Dec 132012

I can’t remember the details—and maybe I’ve got the details completely wrong— but isn’t there a story about George thinking Paul’s bass part on “Something” was stepping all over his song? Can anyone remember the details, at least as reported?

This got me thinking: Is there a solo George song that features a cool bass part? Surely there’s an obvious answer I’m missing or not hearing beneath Phil Spector’s crumbling Wall of Sound. Was George a bassphobe? Was he one of those guys, a guitar chauvinist pig, who thought the bass should stay in its place? I’m not blaming the bassists he used. Klaus Voorman, for instance, whose wife wouldn’t let him do an interview with us when we tracked him down a few years ago, did some spirited, memorable, if rudimentary work on John Lennon records.


  15 Responses to “What’s the Coolest Bassline in a Solo George Harrison Song (or Rock Town Hall’s Shortest Thread Ever)?”

  1. Not strictly a George solo song – but, a George composition and production that’s 75% Beatles. Stunning work from Macca and Bongo

  2. I love that song, but as you note, it’s not George running the show.

  3. alexmagic

    I am unable to confirm at the moment, but it is my recollection that “The Art of Dying” off All Things Must Pass must have a cool bassline.

    Mod, you hint at it, but are you suggesting the possibility that George either consciously or subconsciously minimized the bass in his solo output in retaliation to Paul’s Boss of the Beatles routine during Let It Be? I would attribute it to the production and the fact that he had the entirety of Badfinger playing guitar behind him, but it may still be a theory worth exploring.

  4. The bass part in “The Art of Dying” is more active and forceful than I usually associate with the bass parts in solo George songs, but it’s still not a “memorable” part. No one cites that as an inspirational bassline, do they?

    Yes, I think George was working through some Paul issues throughout his solo career, and I do fear that he was a guitar chauvinist pig, one of those guys who felt the bass should be felt and not heard.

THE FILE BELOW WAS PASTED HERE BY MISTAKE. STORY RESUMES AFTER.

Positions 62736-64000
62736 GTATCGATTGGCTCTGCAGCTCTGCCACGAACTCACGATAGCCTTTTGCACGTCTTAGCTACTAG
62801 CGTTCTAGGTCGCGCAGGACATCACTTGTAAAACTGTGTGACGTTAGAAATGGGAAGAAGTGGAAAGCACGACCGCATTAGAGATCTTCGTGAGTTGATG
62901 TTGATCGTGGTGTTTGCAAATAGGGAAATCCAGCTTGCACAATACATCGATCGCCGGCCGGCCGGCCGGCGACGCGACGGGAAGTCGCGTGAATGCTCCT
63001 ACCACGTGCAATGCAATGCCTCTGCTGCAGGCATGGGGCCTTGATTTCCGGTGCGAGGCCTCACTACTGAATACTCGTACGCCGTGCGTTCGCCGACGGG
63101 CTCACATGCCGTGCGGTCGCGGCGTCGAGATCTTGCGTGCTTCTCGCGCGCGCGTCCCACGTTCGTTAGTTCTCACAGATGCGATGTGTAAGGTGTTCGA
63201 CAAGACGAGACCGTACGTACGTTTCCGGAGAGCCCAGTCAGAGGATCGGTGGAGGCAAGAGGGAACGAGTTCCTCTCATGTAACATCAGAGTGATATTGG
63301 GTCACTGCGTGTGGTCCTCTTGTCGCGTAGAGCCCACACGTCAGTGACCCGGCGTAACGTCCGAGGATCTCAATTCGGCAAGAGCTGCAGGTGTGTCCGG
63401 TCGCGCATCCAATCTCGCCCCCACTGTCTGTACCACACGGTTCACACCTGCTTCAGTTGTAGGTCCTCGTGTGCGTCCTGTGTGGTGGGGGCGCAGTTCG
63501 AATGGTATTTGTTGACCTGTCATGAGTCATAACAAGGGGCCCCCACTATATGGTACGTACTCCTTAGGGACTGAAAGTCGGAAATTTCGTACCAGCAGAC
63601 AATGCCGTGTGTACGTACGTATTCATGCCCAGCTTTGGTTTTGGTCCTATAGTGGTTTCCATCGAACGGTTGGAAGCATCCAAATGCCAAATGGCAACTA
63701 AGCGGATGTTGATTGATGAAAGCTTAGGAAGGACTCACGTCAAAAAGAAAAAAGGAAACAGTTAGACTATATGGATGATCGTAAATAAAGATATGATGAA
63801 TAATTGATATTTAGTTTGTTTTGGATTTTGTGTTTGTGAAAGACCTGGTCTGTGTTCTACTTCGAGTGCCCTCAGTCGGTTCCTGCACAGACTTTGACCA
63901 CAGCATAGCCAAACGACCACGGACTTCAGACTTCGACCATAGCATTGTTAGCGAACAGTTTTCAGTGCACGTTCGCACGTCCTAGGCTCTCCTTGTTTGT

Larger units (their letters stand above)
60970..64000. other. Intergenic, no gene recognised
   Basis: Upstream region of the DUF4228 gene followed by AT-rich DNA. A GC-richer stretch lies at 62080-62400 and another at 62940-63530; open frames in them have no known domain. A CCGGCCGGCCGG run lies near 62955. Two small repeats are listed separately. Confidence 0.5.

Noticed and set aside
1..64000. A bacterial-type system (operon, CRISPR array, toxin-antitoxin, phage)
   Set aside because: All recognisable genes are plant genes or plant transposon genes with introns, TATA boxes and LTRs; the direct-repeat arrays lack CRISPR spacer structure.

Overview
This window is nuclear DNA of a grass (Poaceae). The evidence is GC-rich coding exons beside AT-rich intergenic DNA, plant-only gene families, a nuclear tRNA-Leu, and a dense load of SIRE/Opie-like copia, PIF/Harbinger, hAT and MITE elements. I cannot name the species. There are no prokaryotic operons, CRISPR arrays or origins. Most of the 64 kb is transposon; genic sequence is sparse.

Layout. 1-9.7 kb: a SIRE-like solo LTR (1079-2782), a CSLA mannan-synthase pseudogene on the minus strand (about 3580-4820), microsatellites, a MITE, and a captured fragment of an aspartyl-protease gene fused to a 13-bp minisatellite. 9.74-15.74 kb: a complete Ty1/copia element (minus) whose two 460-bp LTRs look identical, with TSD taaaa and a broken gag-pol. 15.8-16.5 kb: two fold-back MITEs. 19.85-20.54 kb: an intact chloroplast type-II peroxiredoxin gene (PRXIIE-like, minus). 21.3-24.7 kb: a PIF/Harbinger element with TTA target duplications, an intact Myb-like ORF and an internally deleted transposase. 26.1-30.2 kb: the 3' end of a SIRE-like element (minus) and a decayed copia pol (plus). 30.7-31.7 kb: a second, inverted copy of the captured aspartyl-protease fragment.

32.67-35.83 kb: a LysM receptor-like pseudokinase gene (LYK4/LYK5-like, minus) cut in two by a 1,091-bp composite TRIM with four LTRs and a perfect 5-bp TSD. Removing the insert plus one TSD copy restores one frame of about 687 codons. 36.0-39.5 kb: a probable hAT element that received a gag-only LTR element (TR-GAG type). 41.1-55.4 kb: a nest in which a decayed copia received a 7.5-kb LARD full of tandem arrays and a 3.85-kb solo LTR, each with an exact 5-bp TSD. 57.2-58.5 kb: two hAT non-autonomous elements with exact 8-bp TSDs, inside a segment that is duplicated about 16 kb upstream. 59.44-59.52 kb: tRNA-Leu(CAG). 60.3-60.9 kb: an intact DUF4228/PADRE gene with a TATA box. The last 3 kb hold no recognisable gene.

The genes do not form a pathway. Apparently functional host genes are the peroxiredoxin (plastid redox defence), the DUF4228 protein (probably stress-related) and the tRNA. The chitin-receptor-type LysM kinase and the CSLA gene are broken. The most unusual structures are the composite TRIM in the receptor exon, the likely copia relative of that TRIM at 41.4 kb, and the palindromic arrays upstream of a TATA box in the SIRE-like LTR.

I first brought up this topic with chickenfrank while he was laying down a pretty ballsy bassline the other night. He asked whether George had even played bass on a song. He’s playing a guitar on this live performance of “Hey Jude,” although to be honest I can’t recall how live it actually was.

    If not, however, that begs the question: What guitarist of his magnitude (or way less) hasn’t at least once decided to lay down his own bass part in the middle of the night, when the band’s real bassist was stuck in traffic or whatever?

  5. misterioso

    The only thing live are the vocals.

  6. You are correct Modman. I also remember years ago reading an interview where George took a shot at Paul’s bass being too much and that he much preferred the players he worked with post fab. I’m sure some of his bass aversion was a reaction to his relationship with McCartney.

  7. misterioso

    I find the topic odd, but whatever. Seems to me the bass on “What Is Life”, say, or “Give Me Love” any number of other great solo George songs (a finite but not negligible category) is quite fine. Memorable? Inspirational? I guess not. But I tend to agree with Mod that George had probably had it up to here with spectacular bass playing.

  8. Late-’70s, permed-hair George had some disco-y basslines on songs like “Woman Don’t You Cry For Me” and “Blow Away.” Maybe that’s not “cool,” but not the work of a bassophobe either.

    “I’ll Have You Anytime” has a lovely, melodic bass part, but you probably need the 2002 remaster of All Things Must Pass, which has a lot less Wall of Sound, to hear it.

  9. Slim Jade

    I dunno, but he sure stepped all over Nirvana last night.

  10. trigmogigmo

    Is it just me, or is that bass track for “Something” horribly lo-fi? I don’t hear (or never noticed) any of that in the full mix.

  11. A little off topic. I always thought Voorman was rudimentary, mostly based on the Plastic Ono Band record which probably demanded such an approach, but give a listen to the bass in Lennon’s “Whatever Gets You Through the Night”. It’s not stylistically daring like McCartney, but it gets around and has a nice subtle rhythmic feel.

    I think Harrison might have been a lot more satisfied with Macca as a bass player if McCartney had been a little less critical of his guitar playing.

  12. bostonhistorian

    If someone told me that bass line was a Young Marble Giants leftover, I wouldn’t have doubted it.

  13. “Give me, uh, plenty of that guitar.” – GH


  14. pudman13

    Most reliable sources say that George played the bassline on “old Brown Shoe,” and that’s most certainly not a “background” bassline. Also, not to be an old fart, but Paul was right about “Something” and “Hey Jude” and pretty much every argument he had with George about arrangements.

  15. Yes, “Old Brown Shoe” is a rare example of George playing bass, but still not a solo George song with a cool bassline. The man did have it in him, and I agree with you re: his arrangement battles with Paul.

    Good to have you back in the Hall, pudman13.

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